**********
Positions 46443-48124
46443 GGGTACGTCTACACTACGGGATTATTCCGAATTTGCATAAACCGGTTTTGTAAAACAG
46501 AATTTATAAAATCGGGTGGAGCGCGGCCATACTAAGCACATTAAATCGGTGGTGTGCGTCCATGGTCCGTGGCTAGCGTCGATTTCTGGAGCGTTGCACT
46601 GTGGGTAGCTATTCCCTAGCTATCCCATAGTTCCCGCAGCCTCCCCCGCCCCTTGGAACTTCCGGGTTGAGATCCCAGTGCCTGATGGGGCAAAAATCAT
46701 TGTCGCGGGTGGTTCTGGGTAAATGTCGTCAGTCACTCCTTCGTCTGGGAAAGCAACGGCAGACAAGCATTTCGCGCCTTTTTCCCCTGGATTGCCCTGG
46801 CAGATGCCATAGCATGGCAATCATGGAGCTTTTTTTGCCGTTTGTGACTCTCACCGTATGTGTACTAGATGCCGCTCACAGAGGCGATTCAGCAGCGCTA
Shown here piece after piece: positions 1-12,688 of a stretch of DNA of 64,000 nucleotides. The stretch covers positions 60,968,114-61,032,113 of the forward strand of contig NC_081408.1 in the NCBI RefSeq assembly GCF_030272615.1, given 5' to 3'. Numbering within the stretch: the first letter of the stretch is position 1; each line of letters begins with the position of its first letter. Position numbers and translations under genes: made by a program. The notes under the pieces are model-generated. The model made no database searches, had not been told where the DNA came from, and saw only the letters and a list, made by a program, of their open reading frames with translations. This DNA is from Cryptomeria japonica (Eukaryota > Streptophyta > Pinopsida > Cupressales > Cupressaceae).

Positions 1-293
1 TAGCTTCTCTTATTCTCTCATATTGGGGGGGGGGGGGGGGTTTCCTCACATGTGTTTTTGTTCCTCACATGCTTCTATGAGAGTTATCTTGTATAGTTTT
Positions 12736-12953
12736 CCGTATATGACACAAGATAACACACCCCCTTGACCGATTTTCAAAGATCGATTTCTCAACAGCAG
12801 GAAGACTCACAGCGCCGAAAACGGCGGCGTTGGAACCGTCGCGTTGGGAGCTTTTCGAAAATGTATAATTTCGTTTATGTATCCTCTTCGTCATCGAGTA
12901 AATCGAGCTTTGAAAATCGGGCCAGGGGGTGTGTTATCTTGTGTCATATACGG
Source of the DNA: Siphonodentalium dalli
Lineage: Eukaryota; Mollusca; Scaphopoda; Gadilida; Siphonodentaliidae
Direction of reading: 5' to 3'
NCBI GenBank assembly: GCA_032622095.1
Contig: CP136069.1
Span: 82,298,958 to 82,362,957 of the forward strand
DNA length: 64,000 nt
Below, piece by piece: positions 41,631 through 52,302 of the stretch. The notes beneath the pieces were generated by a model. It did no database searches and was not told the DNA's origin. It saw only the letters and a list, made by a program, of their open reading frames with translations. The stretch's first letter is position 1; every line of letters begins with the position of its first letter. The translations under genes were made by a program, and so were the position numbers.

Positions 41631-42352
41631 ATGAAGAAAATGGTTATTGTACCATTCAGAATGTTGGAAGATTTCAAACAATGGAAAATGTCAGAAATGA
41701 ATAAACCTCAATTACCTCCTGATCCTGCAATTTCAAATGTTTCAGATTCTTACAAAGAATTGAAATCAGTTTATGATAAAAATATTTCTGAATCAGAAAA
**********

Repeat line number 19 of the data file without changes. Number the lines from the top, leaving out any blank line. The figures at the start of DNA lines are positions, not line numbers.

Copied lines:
Span: 82,298,958 to 82,362,957 of the forward strand